■ Detailed questions
✑ Activities, interests, positions of responsibility
Please give brief details of your key non-academic extra-curricular hobbies, activities, leisure interests, highlighting any positions of responsibility whether at school, university or otherwise.
Describe your biggest achievement and/or most demanding position of responsibility you have held to date; why did this achievement stand out for you, and what did you learn from this?
This question is trying to assess how you manage your time. What have you been or are you doing whilst studying at university or Law School? If you are involved with any sporting or charity work tell them all about it - be specific. Talk about what you have done, what contribution that has made and what you gained from your involvement. These activities provide opportunities to develop skills that will be useful at work and your response should show that you understand this. A simple list of things that look good is less important than offering evidence of what you’ve gained from them. If possible, show how your interests have developed your skills, for example in teamwork, business awareness, or communication. Try to show results in terms of objectives set and achieving improvements. These sections are often quite tight, so some say it’s permissible to provide an answer in note form.
Please provide details of any academic prizes, distinctions, skills, scholarships and any other noteworthy achievements. In the case of skills please specify level of proficiency.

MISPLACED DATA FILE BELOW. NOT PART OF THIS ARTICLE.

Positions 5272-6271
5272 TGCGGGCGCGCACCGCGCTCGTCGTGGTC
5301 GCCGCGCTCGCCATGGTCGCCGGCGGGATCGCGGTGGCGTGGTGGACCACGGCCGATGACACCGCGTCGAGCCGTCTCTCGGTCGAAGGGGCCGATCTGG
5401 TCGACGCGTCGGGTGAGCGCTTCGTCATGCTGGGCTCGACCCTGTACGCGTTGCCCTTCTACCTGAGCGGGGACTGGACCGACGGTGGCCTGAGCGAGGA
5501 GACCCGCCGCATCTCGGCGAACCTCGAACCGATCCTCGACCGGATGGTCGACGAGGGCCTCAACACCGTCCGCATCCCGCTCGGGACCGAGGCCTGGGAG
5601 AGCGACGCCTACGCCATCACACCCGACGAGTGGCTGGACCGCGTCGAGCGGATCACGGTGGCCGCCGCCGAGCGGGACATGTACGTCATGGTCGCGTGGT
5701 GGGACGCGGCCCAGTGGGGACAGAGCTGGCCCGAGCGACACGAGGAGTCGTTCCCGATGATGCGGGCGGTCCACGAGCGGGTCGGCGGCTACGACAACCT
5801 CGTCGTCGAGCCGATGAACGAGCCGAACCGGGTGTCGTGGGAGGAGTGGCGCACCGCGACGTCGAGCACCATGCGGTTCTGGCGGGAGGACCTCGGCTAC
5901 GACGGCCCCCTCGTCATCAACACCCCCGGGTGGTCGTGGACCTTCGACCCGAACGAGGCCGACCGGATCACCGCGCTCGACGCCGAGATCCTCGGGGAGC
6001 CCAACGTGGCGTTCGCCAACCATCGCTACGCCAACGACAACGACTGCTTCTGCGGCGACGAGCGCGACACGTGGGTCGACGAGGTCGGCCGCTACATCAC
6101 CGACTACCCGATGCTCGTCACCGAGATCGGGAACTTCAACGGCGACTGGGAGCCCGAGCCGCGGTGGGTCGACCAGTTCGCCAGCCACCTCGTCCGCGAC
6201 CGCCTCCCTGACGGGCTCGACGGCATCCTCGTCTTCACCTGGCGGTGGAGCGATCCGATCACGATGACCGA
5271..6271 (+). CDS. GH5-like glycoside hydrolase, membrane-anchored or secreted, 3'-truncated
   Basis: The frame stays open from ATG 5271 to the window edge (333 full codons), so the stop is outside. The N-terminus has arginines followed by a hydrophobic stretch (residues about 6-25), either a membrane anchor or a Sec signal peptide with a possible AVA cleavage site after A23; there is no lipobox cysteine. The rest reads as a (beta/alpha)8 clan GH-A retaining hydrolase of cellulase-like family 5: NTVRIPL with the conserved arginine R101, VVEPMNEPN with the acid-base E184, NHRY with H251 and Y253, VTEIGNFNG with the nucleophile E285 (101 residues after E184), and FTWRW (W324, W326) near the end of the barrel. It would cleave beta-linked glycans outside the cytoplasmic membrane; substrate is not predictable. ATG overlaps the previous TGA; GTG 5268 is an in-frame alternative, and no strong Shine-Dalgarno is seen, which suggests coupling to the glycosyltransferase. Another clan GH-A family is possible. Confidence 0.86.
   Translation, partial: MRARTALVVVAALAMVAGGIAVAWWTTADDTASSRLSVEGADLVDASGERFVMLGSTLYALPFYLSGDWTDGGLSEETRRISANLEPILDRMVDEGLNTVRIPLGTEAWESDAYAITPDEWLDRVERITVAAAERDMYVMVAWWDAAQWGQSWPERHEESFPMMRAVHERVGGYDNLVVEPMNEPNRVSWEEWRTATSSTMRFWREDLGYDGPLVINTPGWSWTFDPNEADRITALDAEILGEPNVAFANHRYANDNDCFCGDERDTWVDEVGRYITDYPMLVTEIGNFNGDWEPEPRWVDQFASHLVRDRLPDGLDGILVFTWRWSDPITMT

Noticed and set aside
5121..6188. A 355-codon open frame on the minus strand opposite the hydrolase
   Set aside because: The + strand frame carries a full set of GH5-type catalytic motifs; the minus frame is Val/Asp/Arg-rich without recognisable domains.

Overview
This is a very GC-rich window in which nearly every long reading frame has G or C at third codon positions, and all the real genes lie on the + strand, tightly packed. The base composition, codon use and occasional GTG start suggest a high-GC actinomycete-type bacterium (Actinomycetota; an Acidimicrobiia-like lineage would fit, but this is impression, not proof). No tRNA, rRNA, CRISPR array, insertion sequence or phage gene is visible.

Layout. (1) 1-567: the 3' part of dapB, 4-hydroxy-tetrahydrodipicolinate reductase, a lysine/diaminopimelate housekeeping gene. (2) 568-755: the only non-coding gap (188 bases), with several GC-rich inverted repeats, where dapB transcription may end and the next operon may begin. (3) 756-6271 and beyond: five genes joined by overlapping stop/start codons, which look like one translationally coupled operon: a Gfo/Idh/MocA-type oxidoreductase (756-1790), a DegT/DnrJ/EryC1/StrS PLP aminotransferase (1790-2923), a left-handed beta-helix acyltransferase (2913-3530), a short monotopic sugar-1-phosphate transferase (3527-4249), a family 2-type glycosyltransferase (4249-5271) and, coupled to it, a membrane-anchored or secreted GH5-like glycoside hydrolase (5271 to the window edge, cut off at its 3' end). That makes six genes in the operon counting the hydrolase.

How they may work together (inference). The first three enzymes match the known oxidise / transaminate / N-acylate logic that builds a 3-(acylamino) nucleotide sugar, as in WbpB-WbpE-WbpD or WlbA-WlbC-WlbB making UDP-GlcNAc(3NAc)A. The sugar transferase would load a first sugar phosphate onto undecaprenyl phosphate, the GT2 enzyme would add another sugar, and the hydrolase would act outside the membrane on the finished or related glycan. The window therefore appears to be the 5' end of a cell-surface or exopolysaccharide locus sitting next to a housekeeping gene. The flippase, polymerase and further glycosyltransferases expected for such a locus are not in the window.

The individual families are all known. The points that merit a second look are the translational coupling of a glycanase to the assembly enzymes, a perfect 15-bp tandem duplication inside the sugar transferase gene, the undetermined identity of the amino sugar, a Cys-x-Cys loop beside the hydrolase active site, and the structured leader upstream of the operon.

Sometimes the question will specify which “level” of your education these refer to, e.g. school, college or university.
✑ Firm specification
Please explain why you think you are well suited to , and have chosen to apply to  for a training contract or vacation scheme placement? why you think you would make a successful trainee?
[X] is a leading UK law firm. How do you think we are distinct from other law firms?
All [X] trainee solicitors are based in our [Y] office. Please give your reasons for choosing to live in or around and train at the [Y] office.
Again this question is trying to determine your commitment to a career and specifically your commitment to their particular law firm. Recruiters look for motivation, commitment and enthusiasm. So, why have you chosen them? Is it because you have spoken to trainees and like the sound of the firm’ʹs working environment? Have you researched their work and found a specific case / area interesting? Do you have relevant industrial experience? Do you have a language or are from a country that they have clients / offices in? Is there something particular about their training that appeals to you? Show that you have done your research about the firm and that you are genuinely interested in them.
Apparently most law students do extensive research in fact into their choice of firm. It’s also worth noting that @AllAboutCareers and @AllAboutLaw are very helpful in this regard, as well as “The Training Contract Handbook”.
✑ Career motivation
What qualities do you think you possess to be a successful lawyer in location [X] with [Y]? Which areas of law interest you and why?
Please explain what attracts you to a career as a solicitor at an international business law firm, with reference to other careers that you might have considered and why you chose not to pursue them.